Hitting a pothole can lead to engine block damage, which contains the cylinders, and other major components under your vehicle. This could lead to a drop in vehicle performance, oil leaks, or excess smoke from your exhaust.
6. Sensors Damage
Hitting potholes with water can affect and damage some sensors in your vehicle. If you experience loss of acceleration, fuel mileage, or noises from your engine, chances are, your sensors may be damaged. You will need to have a mechanic to confirm the exact sensor that is faulty.
7. Tire Rim Damage
If you hit a pothole, especially if you are not driving carefully, there is a chance that you may damage your tire rims. Especially as most rims are made of aluminum hitting a pothole will bend the rims and can pose a risk to your driving safety.
8. Steering Rack Damage
If you notice that your steering feels loose, shakes, or makes unpleasant noises, there is a high chance of steering rack damage. This can be caused by hitting potholes or rough driving on bad roads. Steering rack damage could also lead to power oil leaks from the O-rings and boots.
9. Radiator damage
Hitting a pothole could cause damage to the radiator causing tiny holes or cracks leading to coolant fluid leaks.
10. Brake Pad
Running potholes could cause your brake pads to wear out and you can risk damaging the brake rotors. You may experience a noisy brake which is much slower with lots of vibration. Your brake warning lights will pop up if there is an issue with your brake pads.
Although potholes cannot be avoided – even if you try, you can lessen the impact on your vehicle. If you cannot avoid a pothole it is best to slow down and navigate your way through to lessen the impact. Meaning you have to develop good driving habits, especially when plying bad roads or roads with lots of potholes.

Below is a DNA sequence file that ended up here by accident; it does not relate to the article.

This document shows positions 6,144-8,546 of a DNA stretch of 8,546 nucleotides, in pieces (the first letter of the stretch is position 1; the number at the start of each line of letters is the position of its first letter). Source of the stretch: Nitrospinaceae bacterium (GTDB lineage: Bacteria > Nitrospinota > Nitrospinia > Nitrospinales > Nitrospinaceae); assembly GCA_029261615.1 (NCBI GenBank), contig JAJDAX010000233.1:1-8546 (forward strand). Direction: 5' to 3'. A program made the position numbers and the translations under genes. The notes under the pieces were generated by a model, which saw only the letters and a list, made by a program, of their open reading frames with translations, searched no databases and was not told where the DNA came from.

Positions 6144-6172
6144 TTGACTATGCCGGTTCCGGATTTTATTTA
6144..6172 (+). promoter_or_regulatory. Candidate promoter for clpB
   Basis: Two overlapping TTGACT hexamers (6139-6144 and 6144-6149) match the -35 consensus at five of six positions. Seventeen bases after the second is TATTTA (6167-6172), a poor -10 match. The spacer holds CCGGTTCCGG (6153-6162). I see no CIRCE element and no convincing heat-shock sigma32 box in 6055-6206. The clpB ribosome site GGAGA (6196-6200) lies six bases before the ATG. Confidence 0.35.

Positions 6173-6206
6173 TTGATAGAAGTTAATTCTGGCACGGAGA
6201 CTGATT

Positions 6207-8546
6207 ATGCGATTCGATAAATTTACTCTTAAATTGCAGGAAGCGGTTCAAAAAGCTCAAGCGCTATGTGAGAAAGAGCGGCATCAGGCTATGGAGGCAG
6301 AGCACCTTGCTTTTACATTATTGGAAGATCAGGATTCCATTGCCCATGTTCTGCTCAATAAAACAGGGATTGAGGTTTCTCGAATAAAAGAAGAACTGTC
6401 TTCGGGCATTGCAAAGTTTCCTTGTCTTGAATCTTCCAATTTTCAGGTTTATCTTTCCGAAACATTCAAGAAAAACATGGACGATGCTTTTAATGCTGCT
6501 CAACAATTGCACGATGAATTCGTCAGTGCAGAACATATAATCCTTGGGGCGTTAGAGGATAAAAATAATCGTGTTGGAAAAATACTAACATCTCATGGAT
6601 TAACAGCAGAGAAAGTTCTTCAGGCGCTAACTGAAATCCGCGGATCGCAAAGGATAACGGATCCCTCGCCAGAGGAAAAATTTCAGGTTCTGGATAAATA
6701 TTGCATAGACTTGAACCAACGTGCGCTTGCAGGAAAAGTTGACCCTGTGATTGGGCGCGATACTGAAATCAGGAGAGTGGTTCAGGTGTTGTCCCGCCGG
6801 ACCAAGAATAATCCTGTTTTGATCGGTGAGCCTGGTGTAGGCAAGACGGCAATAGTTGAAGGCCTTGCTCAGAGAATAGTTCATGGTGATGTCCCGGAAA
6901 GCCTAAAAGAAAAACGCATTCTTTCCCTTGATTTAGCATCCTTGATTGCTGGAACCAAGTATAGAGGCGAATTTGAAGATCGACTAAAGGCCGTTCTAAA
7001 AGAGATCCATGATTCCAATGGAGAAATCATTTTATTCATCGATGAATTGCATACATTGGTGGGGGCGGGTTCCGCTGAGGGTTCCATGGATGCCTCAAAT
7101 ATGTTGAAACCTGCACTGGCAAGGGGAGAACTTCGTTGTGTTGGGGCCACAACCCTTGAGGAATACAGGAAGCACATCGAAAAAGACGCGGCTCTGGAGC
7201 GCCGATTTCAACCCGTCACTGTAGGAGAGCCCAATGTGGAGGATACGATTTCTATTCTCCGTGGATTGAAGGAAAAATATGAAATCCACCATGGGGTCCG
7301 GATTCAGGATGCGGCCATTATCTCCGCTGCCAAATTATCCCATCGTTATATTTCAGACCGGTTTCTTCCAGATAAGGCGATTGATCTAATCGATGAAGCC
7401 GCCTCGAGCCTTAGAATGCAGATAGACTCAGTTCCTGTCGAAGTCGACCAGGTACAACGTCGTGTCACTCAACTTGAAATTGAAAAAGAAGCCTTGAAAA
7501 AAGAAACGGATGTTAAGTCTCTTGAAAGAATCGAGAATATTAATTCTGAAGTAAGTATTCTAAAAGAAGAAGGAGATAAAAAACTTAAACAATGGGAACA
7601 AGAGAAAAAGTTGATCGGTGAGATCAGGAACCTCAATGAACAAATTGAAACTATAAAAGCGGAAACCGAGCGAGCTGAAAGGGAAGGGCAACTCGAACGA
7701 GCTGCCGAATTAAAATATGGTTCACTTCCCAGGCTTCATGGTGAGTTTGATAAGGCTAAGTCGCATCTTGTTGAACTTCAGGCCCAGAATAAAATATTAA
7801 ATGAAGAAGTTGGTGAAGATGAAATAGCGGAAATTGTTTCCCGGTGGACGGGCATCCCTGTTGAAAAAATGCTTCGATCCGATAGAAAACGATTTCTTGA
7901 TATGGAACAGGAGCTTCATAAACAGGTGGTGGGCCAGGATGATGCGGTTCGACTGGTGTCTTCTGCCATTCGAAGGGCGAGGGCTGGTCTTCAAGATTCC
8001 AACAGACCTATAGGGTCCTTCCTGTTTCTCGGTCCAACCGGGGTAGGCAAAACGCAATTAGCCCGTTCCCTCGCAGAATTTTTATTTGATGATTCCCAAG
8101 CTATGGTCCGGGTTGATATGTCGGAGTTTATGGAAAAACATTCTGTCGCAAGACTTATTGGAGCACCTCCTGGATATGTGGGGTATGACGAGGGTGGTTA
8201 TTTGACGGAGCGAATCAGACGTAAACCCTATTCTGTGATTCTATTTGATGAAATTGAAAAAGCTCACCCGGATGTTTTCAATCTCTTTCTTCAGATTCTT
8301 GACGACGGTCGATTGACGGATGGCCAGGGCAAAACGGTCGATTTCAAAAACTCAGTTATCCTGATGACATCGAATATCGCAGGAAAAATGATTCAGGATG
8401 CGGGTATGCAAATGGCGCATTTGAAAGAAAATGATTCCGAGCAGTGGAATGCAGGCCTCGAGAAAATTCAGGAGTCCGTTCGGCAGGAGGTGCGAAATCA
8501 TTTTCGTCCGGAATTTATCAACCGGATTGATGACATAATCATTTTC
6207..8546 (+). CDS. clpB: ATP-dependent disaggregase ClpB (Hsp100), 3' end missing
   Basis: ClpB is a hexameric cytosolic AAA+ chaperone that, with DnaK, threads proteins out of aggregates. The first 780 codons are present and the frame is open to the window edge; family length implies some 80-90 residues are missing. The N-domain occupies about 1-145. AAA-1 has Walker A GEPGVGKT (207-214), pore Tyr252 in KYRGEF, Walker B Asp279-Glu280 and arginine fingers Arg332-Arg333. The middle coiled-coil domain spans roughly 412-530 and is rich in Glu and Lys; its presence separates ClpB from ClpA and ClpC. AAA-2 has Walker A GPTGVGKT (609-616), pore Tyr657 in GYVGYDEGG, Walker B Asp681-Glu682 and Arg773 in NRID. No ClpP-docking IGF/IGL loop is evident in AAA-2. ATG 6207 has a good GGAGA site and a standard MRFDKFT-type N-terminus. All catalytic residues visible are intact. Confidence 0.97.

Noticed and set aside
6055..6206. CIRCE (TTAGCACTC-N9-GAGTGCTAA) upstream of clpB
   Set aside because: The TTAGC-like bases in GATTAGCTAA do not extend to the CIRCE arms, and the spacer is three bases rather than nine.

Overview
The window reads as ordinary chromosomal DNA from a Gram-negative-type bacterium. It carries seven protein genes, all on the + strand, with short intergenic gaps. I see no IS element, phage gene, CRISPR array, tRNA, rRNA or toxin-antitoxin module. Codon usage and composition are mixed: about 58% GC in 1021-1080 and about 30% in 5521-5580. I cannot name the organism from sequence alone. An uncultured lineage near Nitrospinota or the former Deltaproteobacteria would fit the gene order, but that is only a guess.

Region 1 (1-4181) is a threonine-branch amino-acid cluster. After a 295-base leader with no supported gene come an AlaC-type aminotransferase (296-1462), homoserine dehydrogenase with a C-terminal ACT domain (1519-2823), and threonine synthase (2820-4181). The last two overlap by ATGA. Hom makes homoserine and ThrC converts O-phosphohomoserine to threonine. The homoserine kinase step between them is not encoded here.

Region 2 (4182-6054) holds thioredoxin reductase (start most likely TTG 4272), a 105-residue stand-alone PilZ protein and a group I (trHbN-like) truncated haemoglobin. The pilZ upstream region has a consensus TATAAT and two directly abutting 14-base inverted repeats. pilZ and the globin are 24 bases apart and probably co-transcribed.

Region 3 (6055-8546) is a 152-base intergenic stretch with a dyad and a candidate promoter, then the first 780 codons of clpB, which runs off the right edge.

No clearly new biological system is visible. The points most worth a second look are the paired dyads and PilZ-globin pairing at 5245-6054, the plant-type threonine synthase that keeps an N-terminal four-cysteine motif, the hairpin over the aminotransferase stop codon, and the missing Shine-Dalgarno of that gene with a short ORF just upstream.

How Can I Minimise The Damage?
- Inspect Your Tires: Make sure your tires are properly inflated according to your vehicle’s manufacturer’s standards. This acts as a buffer between the pothole and your vehicle and it can withstand the impact of the pothole.
- Inspect Your Suspension: Make sure to have your suspension services in top-notch condition at all times. Your suspension helps your vehicle absorb shocks while driving, giving you a smoother ride. Replace components when they wear out and have them serviced regularly.
- Take It Easy: If you are driving in a dark or unknown location, it is best to maintain a slower speed. Make sure to have a clear vision of the road, stay alert, and avoid puddles. Make use of your headlights to give you adequate lighting on the road.
Improving your driving habit cannot be overemphasized as this is the most important step to being safer on the road.
When hitting a pothole, release the brakes and allow your tires to roll through – this can help reduce damage.
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How Does This Affect Auto Auctions and Buying A Car?
If you have ever browsed through a used car auction listing you may have seen the “DAMAGE” report for the vehicle. This report is a summary of all the issues found in a vehicle after an assessment.
It contains information on the damage history, accident history, repair history, title, etc. Damages caused by potholes like undercarriage damage are also recorded in the Vehicle damage report.
To check the damage history report of the vehicle you want to purchase, run a VIN check to access this information.
A used car auction has no guarantees on the condition of the vehicles you will be purchasing but they help you understand the vehicle’s history. You can request a physical inspection for a higher fee for a more detailed breakdown of the vehicle’s condition.
After your purchase, it is recommended to have the vehicle checked and serviced by a professional mechanic.